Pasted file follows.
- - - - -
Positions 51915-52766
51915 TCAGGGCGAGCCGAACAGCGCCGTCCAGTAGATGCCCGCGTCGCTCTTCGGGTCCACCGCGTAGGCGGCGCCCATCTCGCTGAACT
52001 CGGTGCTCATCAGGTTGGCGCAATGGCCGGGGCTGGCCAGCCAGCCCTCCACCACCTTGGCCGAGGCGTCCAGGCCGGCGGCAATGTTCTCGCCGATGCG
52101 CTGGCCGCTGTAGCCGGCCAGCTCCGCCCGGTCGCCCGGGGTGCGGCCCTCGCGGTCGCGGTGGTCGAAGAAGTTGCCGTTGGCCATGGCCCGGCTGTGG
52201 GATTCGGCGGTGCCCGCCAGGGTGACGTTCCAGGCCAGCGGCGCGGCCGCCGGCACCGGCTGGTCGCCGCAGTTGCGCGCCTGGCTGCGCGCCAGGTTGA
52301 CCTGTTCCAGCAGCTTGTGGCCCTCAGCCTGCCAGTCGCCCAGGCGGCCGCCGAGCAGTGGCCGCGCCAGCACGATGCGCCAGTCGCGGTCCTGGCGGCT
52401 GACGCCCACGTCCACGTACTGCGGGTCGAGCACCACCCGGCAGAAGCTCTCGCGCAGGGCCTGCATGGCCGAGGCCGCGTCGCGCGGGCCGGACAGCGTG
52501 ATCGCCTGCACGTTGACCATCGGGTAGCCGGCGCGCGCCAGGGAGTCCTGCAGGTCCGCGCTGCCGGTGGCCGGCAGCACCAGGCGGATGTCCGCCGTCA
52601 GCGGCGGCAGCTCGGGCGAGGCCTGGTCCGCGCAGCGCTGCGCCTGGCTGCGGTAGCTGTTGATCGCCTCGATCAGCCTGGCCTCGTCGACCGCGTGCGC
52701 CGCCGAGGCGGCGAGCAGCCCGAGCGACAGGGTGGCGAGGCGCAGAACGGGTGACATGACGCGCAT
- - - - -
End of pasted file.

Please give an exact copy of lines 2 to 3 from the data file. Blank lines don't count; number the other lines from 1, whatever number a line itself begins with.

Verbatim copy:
51915 TCAGGGCGAGCCGAACAGCGCCGTCCAGTAGATGCCCGCGTCGCTCTTCGGGTCCACCGCGTAGGCGGCGCCCATCTCGCTGAACT
52001 CGGTGCTCATCAGGTTGGCGCAATGGCCGGGGCTGGCCAGCCAGCCCTCCACCACCTTGGCCGAGGCGTCCAGGCCGGCGGCAATGTTCTCGCCGATGCG